In Cincinnati, Penelope was introduced to King Tut, a 475-pound silverback gorilla who had also been born in Africa and was enamored with her, faithful to her his entire life. The pair had four children together and that family became the foundation for opening the $4 million Gorilla World at the Cincinnati Zoo in 1978, so our families could share with their family.

When King Tut died in 1987 from complications with dental surgery, the entire community mourned and were outraged when his body was sent to a Los Angeles museum for display. Instead, there is a bronze plaque in memory of this gorilla patriarch in Gorilla World. Penelope passed two years later in 1989. Their daughter Samantha is 46 and still lives in Gorilla World.

Cincinnatians hold a very special place in their hearts for these gorillas.

So for Zoo officials to have to kill one is especially devastating to the community.

Thane Maynard, the Zoo’s Director, said tranquilizing Harambe, as the Palm Beach Zoo did recently when one of their male Malayan tigers attacked zookeeper Stacey Konwiser, would have taken too long. But were there no other alternatives?

The Cincinnati Zoo is known for its enrichment programs with the gorillas. There is a relationship between the gorillas and their trainers, and these are very intelligent creatures. Was Harambe given the opportunity to turn the child over to rescuers before he was killed? Did the rescuers make the call too quickly?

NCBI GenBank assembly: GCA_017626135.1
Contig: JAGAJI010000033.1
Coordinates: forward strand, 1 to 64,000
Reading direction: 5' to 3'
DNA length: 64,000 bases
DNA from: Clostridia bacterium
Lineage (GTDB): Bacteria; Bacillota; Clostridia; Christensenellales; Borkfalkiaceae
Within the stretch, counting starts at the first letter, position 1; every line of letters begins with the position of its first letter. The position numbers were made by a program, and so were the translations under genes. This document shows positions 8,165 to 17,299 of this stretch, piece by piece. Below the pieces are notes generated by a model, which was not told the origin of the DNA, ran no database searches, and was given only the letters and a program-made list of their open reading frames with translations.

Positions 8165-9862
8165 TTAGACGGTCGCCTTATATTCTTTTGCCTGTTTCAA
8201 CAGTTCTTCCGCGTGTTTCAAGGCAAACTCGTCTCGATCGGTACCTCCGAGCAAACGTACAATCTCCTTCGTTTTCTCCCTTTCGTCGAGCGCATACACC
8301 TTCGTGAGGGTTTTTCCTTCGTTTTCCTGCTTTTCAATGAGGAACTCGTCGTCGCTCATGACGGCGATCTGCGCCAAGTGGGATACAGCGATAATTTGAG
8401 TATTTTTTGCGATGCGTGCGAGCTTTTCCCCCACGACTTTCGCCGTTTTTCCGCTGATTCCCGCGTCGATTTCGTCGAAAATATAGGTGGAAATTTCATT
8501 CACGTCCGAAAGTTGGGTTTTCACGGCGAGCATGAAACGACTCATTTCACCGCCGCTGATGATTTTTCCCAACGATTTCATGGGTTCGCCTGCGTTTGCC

Looking at the video, Harambe seemed afraid of the screaming crowd — who were understandably screaming — and dragged the child away from the noise. When the other two gorillas followed the trainer’s command to return to the habitat, Harambe went into the moat to get the child. Was he protecting it? Did he see it as a threat? We can never know those answers.

This is a child whose life could have been in danger, there is no question. How the child was able to access the enclosure or why he wasn’t being supervised closer by his parents are questions that need to be answered, but even those aren’t necessarily points of blame. No zoo can prevent every scenario that might occur. Every parent has turned away distracted for that split second.

But should Harambe have had to die for others’ mistakes? No.

It isn’t that Cincinnatians, or even the animal rights’ groups who are protesting, aren’t as concerned with human life as an animal’s life, as Coates’ suggests — far from it. It’s that we feel deeply for these animals and want to know that there really was no other alternative that could have preserved and protected both lives.

Zoos need to find ways to change their protocols to better protect their animals so no other animal falls victim to the same fate as Harambe.

Readers React: Do dogs have a place in our restaurants and stores?